Most NGLs Exit 2022 at Lower Levels, to Face Bearish Headwinds in 2023
NGLs, like other hydrocarbons, have undergone a metamorphosis in recent years, given wild fluctuations in crude and natural gas prices in the wake of Covid-19 and the war in Ukraine.
NGL prices that were considerably stronger in late 2021 gave way to much weaker levels in the last quarter of 2022.
While NGL prices have since rebounded, they will likely face more bearish pressure in the new year, given strong production, high inventories and tepid demand.
Mont Belvieu propane prices fell to the 60-70 cts/gal range in late 2022, thanks to higher refiner and blender net production, copious U.S. inventories and soft domestic demand due in part to a depressed U.S. petrochemical market. They have since improved to the high 80s cts/gal.
“We’ve had significant production growth in all NGLs, without demand growth,” said Dan Lippe, principal of Petral Consulting.
Going back to summer of 2021, the fear was “we weren’t going to have enough propane, then it became apparent we had enough,” said Peter Fasullo, principal of consulting firm EnVantage. In addition, inventories have built at a faster rate because of weak demand last winter.
On an international level, Chinese Covid-19 lockdowns and high gas and energy prices in Asia led to a contraction in petrochemical demand, Fasullo said.
And although the U.S. is exporting more than 1.5 million b/d of propane/propylene, it’s not enough to offset declining demand stateside, he added.
In addition, refineries continue to operate at higher run rates to capture strong gasoline and diesel crack spreads, which means they are also producing more propane.
“I’m very concerned about propane going into next year,” Fasullo said. (He said this in late 2022) At the same time, “we haven’t had winter yet, so you hate to be bearish on propane.”
Propane and other NGLs have seen their ratios to crude diminish in the last year, but that’s been offset in part by some bouts of extreme strength in oil values. Propane was valued at 47.9225% of West Texas Intermediate crude in the Jan. 25 North America LPG Report.
Like propane, Belvieu normal butane, valued at a 60.7128% ratio to WTI on Jan. 25, is under pressure as domestic gasoline demand is down this winter and the petrochemical industry continues to limp along. EIA data showed normal butane stocks for September at 68.565 million bbl, up more than 10 million bbl year to year.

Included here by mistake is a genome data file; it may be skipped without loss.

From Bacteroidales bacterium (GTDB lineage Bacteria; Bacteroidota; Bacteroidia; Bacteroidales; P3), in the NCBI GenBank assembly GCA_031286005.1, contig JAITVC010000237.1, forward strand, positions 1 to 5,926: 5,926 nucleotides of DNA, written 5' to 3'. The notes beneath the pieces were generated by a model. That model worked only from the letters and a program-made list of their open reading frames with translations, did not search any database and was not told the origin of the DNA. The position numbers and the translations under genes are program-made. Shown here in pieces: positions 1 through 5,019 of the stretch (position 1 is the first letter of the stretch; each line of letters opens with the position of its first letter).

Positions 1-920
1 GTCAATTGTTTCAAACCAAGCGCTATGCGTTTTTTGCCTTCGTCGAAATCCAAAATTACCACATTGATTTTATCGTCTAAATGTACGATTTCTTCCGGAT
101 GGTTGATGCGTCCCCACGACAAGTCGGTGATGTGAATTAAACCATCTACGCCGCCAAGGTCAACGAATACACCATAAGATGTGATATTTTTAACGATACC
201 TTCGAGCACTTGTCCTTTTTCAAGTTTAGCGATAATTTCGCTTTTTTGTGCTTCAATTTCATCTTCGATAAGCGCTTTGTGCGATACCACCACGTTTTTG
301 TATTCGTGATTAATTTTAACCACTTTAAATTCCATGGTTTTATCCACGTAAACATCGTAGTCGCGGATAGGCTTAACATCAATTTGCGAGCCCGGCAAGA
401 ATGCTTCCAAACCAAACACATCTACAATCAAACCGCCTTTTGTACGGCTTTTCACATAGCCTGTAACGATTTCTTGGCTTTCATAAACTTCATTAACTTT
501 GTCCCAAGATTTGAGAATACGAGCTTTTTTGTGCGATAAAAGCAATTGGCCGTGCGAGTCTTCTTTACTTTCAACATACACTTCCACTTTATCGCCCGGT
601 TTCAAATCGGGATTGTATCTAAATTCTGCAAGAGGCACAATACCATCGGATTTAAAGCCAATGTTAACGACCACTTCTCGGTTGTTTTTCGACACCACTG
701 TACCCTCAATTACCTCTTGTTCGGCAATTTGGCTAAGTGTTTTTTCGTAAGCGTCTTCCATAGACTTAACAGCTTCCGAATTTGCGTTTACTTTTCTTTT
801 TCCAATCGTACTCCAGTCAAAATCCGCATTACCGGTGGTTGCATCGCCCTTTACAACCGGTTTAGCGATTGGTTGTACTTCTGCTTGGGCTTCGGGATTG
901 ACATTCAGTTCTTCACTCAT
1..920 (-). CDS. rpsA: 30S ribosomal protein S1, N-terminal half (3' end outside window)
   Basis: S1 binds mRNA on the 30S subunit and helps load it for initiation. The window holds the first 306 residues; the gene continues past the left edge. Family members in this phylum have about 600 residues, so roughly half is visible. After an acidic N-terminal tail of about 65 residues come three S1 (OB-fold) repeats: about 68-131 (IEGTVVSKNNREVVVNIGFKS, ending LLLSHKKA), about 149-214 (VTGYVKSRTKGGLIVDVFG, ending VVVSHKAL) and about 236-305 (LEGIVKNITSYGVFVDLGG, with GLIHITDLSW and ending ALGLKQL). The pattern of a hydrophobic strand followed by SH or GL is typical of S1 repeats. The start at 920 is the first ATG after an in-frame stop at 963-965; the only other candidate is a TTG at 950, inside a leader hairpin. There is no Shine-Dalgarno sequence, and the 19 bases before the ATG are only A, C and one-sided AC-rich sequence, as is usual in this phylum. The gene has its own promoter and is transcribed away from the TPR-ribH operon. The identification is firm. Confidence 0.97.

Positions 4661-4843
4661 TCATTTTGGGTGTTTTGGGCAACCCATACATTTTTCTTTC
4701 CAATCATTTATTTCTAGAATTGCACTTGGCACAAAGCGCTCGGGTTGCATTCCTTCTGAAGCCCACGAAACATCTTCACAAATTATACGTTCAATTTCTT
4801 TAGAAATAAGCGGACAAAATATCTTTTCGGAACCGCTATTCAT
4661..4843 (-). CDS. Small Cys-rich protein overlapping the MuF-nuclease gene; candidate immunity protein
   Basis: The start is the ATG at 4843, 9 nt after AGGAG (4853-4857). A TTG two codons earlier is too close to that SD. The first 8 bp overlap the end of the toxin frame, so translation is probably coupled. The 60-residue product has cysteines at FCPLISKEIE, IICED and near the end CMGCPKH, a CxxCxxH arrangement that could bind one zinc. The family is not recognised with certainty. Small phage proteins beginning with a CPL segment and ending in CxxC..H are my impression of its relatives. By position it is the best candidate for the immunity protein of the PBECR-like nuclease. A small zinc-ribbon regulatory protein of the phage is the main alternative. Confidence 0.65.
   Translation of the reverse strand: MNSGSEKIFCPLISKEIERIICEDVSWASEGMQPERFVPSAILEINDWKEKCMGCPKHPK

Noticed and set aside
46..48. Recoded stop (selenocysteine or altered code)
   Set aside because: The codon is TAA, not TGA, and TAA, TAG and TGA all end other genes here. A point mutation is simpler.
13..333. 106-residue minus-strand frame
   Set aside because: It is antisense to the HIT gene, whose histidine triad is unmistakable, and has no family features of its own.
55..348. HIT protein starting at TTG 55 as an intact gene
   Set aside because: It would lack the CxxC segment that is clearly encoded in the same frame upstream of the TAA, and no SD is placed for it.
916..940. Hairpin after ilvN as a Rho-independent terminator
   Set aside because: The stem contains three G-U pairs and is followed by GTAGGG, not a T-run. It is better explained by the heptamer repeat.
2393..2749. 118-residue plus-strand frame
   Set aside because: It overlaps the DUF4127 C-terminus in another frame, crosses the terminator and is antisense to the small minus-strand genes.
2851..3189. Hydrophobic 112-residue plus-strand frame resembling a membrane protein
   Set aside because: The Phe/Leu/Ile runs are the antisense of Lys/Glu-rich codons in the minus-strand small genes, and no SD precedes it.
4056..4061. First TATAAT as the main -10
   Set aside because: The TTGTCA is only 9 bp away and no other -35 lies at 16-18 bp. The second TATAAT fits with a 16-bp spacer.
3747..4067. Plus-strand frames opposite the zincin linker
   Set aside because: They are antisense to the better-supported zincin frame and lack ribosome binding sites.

Belvieu isobutane is expected to remain strong relative to normal butane in 2023, due to expectations of an ongoing octane shortage, as tight diesel balances have refineries continuing to churn out more diesel, shrinking octane supply. Octane shortages increase demand for isobutane, which is mainly used to produce alkylate, a high-octane gasoline blending component.
Isobutane’s premium to normal butane was at times extreme in 2022, due in part to weaker normal butane prices. Isobutane prices were as much as 47.125cts above normal butane on Aug. 23, based on OPIS Time Series history. More recently, the spread between the two products has been nominal.
Like other NGLs, Belvieu natural gasoline will continue to struggle in early 2023, market sources said. Natural gasoline that is normally valued at a 90%-100% ratio to crude was just 75%-85% of WTI last year. Given weak domestic gasoline demand, natural gasoline, used as a blendstock in the gasoline pool and as a diluent in Canada, is expected to face continued pressure unless gasoline demand picks up, the sources added.
Ethane has long been depressed by bearish petrochemical economics, sending ethane frac spreads into negative territory last year before they recovered some in 2023.
There’s a sense that ethane has reached rock bottom. “I don’t think it can get any more depressed than it is,” said Fasullo. The question, he added, isn’t how much weaker it will get, but when will it rebound?
In the Conway NGL market, Midwest propane prices have been trading above the Belvieu TET market since September and could continue to post a premium to Belvieu next year, depending on whether the Midwest sees a colder-than-normal winter.
Belvieu propane had been 5-6cts over Conway before a fire and explosion took ONEOK’s Medford, Okla., fractionator facility offline in early July, but that spread relationship gradually began to unwind following the incident. From September through December 2022, Conway propane traded at a premium to Mont Belvieu TET propane. Mont Belvieu TET propane reverted to its premium over Conway propane at the start of this month.